• determined the proportion of fundamental and applied subjects, Pf and Pa respectively (of which the sum equals 1)

  • determined the applicateness score of each cluster, equal to (Pa – Pf) and encompassed in the interval of [-1, 1]. A value of -1 corresponds to a totally fundamental cluster, while a value of 1 is a totally applied one, and intermediate values indicate clusters that present the two characteristics.

The sum of the applicateness score attributed to each cluster of a map supplies the applicateness degree of the corpus. If this value is negative, the corpus concerns mainly fundamental research, and in contrast, if this value is positive, the corpus concerns above all applied research.

This expertise task carried out on the two corpora allowed them to be compared in order to determine whether the scientific history of the researcher is stably localised within the boundaries of either applied or fundamental research, or whether this exhibits a transition between the two.


The method presented in this report was applied to a genuine case study that arose from the 2009 ERC call for projects. Among the 25 major domains covered by the ERC we chose Communication and Systems Engineering. In this domain 31 projects were submitted and we chose one of the 4 that were selected by the ERC panel of experts in charge of this scientific domain. For reasons of confidentiality we cannot publish nominative data or information that would allow these to be traced by cross-checking. Thus, the researcher responsible for the project was known as CHE. An investigation on the WoS (Web of Science) of the name CHE gave 24 publications from 2000 to 2009 after verification of a lack of homonyms or artefacts. According to WoS these publications were cited in 663 articles, which we have collected and that build the first corpus (called FC). Furthermore, in his project CHE presented a bibliography of 45 references. Five of these were eliminated as they were self-citations and 25 were not indexed in the WoS. The 15 remaining references published between 2000 and 2007 were cited in 4612 articles, which we have extracted and that form the second corpus, known henceforth as SC.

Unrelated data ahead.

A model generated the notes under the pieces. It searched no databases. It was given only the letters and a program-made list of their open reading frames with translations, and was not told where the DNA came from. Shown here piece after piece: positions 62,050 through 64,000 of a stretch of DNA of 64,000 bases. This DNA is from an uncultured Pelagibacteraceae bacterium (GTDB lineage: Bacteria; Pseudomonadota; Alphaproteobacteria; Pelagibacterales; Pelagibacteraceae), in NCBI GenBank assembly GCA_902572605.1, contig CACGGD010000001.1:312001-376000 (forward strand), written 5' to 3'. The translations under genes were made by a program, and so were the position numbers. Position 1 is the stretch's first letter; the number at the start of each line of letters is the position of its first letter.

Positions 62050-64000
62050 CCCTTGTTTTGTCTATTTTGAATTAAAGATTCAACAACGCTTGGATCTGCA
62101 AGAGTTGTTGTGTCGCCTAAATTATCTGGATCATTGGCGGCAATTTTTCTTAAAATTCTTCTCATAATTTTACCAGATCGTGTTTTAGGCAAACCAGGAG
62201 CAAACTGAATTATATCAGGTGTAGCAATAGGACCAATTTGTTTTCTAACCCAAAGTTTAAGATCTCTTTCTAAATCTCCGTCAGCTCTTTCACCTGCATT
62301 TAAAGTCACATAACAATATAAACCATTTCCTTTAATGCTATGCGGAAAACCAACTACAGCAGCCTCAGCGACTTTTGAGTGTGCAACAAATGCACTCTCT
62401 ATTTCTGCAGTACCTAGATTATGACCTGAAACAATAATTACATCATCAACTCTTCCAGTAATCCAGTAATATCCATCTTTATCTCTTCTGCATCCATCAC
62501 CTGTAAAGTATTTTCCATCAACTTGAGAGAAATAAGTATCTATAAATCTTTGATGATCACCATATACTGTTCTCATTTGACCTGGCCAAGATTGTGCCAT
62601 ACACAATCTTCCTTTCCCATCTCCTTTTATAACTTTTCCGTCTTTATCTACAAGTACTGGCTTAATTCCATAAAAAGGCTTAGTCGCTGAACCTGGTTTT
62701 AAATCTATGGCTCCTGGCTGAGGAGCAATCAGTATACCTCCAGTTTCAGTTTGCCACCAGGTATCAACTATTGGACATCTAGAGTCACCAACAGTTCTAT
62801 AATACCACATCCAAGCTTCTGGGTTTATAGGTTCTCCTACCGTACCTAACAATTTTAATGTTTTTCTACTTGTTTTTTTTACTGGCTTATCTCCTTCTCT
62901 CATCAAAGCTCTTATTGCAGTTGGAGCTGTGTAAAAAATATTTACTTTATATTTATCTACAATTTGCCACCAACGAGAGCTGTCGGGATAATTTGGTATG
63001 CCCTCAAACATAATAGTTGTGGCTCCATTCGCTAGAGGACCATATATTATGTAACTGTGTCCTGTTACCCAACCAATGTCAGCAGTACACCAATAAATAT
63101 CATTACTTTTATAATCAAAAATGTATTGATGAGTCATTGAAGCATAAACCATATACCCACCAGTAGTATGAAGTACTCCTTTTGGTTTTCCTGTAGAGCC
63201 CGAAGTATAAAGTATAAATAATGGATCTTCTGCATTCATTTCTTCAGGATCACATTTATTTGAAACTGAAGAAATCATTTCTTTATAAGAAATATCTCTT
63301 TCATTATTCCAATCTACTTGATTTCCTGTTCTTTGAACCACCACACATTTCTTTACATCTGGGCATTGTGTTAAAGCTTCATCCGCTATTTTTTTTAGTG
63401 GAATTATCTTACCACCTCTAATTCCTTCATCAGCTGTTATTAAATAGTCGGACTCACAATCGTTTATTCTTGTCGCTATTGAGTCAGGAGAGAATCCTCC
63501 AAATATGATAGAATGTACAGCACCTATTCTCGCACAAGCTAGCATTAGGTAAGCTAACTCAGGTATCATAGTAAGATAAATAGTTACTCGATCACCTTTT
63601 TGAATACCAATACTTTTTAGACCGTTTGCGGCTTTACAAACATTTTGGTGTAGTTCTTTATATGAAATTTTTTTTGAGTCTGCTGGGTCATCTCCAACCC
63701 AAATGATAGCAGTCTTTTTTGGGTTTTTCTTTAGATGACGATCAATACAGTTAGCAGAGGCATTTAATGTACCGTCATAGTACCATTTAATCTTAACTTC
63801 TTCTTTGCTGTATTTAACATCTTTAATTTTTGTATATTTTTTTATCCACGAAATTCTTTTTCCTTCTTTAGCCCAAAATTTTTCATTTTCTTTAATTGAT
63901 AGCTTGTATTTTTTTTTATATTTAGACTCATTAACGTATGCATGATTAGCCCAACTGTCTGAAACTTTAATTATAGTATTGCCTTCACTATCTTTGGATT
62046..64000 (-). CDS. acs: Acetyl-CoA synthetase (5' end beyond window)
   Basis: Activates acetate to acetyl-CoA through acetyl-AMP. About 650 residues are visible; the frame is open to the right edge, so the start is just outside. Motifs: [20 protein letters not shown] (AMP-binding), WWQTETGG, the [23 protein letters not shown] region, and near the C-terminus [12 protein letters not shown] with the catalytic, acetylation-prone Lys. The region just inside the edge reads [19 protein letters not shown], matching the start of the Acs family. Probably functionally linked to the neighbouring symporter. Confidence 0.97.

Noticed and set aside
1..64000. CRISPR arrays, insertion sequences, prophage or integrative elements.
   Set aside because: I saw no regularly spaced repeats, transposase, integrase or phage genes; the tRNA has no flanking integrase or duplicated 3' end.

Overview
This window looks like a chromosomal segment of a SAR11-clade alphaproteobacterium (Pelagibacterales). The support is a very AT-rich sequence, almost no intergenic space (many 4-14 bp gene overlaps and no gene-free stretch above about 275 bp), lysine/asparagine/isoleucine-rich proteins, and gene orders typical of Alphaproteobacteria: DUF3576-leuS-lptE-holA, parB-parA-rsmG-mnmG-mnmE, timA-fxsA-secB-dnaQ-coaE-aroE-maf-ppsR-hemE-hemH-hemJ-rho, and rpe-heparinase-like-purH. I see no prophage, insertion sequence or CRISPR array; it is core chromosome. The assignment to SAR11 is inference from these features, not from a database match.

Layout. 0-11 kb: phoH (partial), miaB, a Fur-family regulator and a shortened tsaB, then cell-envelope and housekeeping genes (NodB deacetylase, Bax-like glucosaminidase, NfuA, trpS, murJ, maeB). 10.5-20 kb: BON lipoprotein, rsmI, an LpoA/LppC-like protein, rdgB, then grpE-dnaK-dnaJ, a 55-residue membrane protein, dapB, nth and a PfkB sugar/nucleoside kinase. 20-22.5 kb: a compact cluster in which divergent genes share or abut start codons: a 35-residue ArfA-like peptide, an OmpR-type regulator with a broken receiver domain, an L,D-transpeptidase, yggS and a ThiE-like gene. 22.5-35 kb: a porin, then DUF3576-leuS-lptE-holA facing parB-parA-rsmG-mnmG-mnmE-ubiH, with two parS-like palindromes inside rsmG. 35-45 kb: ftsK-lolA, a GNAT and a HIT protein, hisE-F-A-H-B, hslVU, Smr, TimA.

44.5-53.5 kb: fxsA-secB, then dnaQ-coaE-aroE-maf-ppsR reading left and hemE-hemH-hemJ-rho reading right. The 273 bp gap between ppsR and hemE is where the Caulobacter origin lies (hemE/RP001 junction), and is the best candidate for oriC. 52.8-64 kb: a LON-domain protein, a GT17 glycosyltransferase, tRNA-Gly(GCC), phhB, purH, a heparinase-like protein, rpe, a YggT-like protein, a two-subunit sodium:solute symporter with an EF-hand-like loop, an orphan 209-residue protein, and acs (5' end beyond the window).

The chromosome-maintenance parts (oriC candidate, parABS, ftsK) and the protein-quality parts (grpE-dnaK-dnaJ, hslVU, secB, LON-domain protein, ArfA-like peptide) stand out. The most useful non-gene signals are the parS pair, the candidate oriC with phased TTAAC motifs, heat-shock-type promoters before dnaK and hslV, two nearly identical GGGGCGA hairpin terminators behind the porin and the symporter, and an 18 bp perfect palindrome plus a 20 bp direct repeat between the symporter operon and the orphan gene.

The FC and SC records were re-formatted to allow them to be processed by the Stanalyst analysis platform and were enriched by an indexing with keywords obtained thanks to the application of text mining tools based on NLP techniques. Moreover, this assisted indexing step benefited from a scientific expertise at two levels : during the constitution of the vocabulary that serves as the terminological reference and during the validation of the final result with the elimination of terms judged too generic. Table 1 summarizes the principal characteristics of the two indexed corpora.


Number of records in the corpus

Number of indexation keywords

Number of clusters

Number of keywords in the clusters

Records in the clusters


 % of initial corpus







99,85 %







99,91 %

Table 1. Characteristics of the two indexed corpora

The maps obtained for FC and SC along with the results of the expertise in terms of the applicateness score of each cluster are presented in figures 2 and 3. For example, the clusters “synchronization”, “energy consumption”, “interference”, “channel estimation” and “monitoring” in figure 2 gave respectively values of -1 ; -0,34 ; 0 ; 0,5 et 1.

The applicateness degree was calculated for each corpus, and gave : 4.17 for FC and 8.15 for SC. These values show that both corpora are applied, but a net evolution is observed between FC and SC. Effectively, when the two maps are compared, it can be seen that FC shows 5 totally fundamental clusters, whereas SC has none. Furthermore, some clusters that are present on both maps, for example “energy consumption”, show a notable increase in their applicateness score in SC.

Agrandir Image1

Figure 2. Mapping of the first corpus (FC) ; showing the applied and fundamental proportion of each cluster, as textured rectangles (chequered background = applied, hatched = fundamental)

Agrandir Image2

Figure 3. Mapping of the second corpus (SC), showing the applied and fundamental proportion of each cluster as textured rectangles(chequered background = applied, hatched = fundamental)